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Geography is concerned with the study of places, the human and physical processes that shape them and the people who live in them. It helps students to make sense of their surroundings and the wider world. The Geography Department aims to build an extraordinary learning community that goes beyond the curriculum.  We endeavour to foster a spirit of enquiry and continual improvement whilst drawing upon the rich variety of experience and views of both staff and students to support teaching and learning.  In doing so we aim to nurture links with other schools and departments, locally, nationally and globally.

For students, we seek to engender knowledge and understanding of the planet Earth and its people, creating a lasting awareness of the world around us. We encourage sensitivity and empathy towards all others through tolerance and independent thinking, so as to prepare our students for an active citizen’s role in a changing world.

What is the Intent of our Geography curriculum? 

We seek to inspire in children a curiosity and fascination about the world and its people which will remain with them for the rest of their lives. Our curriculum sparks children’s interest and understanding about diverse places, people, resources and natural and human environments, together with a deep understanding of the Earth’s key physical and human processes.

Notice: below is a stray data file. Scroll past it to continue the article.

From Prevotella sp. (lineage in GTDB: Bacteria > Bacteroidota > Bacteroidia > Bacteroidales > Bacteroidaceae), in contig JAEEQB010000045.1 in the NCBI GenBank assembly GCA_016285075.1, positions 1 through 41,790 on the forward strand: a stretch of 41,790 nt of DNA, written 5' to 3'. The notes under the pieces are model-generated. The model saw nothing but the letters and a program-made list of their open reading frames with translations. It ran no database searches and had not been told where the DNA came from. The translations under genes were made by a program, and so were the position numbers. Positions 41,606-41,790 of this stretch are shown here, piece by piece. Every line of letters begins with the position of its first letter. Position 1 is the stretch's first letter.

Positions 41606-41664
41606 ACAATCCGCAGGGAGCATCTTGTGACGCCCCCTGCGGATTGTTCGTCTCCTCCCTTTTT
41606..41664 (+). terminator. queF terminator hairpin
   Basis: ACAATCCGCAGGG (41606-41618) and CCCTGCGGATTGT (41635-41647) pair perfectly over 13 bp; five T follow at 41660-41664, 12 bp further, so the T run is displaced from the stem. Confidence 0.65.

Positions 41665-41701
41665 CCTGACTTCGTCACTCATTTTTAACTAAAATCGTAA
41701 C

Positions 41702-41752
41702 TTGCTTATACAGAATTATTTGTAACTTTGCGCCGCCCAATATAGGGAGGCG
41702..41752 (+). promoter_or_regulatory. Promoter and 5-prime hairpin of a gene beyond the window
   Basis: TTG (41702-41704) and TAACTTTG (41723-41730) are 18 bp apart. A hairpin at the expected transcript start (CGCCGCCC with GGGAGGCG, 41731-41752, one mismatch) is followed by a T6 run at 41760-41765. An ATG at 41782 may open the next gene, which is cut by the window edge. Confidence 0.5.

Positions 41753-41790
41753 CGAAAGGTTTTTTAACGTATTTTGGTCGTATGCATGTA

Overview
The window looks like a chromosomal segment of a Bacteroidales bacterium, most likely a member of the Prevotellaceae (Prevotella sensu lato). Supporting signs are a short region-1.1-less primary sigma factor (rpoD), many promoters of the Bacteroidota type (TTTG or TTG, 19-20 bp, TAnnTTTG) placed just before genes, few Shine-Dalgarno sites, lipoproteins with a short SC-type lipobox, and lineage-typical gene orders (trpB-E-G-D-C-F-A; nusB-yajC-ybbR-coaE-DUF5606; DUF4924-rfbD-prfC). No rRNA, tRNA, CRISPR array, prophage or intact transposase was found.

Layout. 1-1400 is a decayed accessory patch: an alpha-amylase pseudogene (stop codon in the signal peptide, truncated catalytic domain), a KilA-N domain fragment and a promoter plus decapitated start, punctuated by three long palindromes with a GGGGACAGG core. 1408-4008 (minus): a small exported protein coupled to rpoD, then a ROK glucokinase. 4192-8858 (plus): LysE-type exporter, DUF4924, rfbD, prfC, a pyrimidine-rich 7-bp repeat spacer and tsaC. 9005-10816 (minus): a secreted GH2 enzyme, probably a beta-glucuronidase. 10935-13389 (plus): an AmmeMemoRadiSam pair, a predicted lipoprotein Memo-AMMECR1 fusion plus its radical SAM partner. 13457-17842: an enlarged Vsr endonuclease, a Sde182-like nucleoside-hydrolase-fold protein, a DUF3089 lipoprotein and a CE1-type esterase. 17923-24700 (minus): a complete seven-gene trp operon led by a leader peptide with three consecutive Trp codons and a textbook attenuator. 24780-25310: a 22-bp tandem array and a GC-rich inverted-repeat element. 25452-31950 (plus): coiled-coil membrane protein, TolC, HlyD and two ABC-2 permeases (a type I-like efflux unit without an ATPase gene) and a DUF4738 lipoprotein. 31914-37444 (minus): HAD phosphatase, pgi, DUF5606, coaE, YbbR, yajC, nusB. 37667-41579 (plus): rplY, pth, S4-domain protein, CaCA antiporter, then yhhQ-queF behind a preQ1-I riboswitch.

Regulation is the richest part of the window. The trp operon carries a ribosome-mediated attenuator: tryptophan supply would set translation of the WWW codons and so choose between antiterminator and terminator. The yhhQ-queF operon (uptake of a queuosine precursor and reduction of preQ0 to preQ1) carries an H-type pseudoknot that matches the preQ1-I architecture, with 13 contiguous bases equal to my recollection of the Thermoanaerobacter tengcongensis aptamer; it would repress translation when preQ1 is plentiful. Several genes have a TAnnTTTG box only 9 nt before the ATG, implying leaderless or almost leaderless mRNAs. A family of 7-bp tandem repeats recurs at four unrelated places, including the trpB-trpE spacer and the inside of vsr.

We believe that Geography helps to provoke and answer questions about the natural and human world, encouraging students to develop a greater understanding of their world and their place in it. Geography is, by nature an investigative subject, which develops an understanding of concepts, knowledge and skills. It helps to develop a range of investigation and problem-solving skills that are transferable to other curriculum areas and life beyond the classroom. Our curriculum promotes children’s spiritual, moral, social and cultural development, gaining an understanding of the consequences of human actions and behaviours, and how we can work together with the natural world.